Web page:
One of the modern masters of the Indianapolis 500, three-time champion Dario Franchitti, has offered advice and tempered expectations to two-time Formula 1 World Champion Fernando Alonso ahead of his shock debut in this year’s 101st Indianapolis 500 presented by PennGrade Motor Oil, in a jointly entered car between McLaren, Honda and Andretti Autosport.
While Franchitti says Alonso’s arrival is “brilliant,” he says the challenges of the iconic, 2.5-mile Indianapolis Motor Speedway will test how well he understands the variables, such as wind conditions and the fact he’s moving from most F1 circuits that are layered with runoff area to an oval that has none.
“Fernando Alonso doing the Indianapolis 500 this year is brilliant. It’s brilliant for IndyCar, absolutely brilliant. To see him going head-to-head with the likes of Scott Dixon, Tony Kanaan, Will Power, Helio Castroneves, these types of drivers, is just fantastic and it will make a massive splash around the world,” Franchitti said in a piece written for Motor Sport Magazine.
“The harder bit will be when conditions change and he has to adapt to them. At the Speedway it can be from the wind changing direction, a small rise in temperature or even humidity. You have to adapt to those changes in set-up and driving style. That’s where the experience comes in.
“All this with a backdrop of having no second chances: there’s no run off, if you make a mistake it tends to hurt. It will damage the car and if you can get away without hurting yourself it’s a good day. That wall is sitting there waiting for you. Trust me, he’ll be aware of that as soon as he leaves the pits! He’ll just have to adapt to that.”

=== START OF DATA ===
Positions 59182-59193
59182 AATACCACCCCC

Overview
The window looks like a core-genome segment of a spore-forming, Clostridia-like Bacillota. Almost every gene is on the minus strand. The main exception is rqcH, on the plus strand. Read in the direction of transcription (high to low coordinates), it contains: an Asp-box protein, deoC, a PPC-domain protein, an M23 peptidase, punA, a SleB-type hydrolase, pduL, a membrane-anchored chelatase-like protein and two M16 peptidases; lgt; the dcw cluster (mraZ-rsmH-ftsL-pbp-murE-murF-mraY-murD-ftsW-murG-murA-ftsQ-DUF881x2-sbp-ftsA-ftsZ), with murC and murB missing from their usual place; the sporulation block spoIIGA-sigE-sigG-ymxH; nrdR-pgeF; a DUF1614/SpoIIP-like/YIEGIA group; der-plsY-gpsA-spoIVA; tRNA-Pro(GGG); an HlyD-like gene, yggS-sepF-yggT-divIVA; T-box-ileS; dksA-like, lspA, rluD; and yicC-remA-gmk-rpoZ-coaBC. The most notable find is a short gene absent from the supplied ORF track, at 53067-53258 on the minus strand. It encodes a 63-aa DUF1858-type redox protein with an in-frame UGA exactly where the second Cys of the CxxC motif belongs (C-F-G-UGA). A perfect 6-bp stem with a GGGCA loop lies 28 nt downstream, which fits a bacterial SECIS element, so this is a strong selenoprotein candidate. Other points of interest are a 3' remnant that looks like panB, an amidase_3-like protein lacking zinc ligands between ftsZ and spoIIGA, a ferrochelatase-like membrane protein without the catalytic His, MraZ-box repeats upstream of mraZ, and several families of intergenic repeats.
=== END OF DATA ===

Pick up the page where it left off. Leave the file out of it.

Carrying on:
The full piece is worth a read, and linked above.
Franchitti knows of what he speaks. Although he has become synonymous with success at the Speedway, it took him a few years to properly get the hang of it. His first win in the rain-shortened 2007 race came in his sixth attempt.
Rookies of course have won the race before, most recently Alexander Rossi last year (admittedly with help from strategic purposes), then Helio Castroneves and Juan Pablo Montoya in 2001 and 2000.
NASCAR champion Kurt Busch’s run at the track in 2014, as his first leg in the Indianapolis 500-Coca-Cola 600 double, wound up with a sixth place finish in an Andretti Autosport Honda.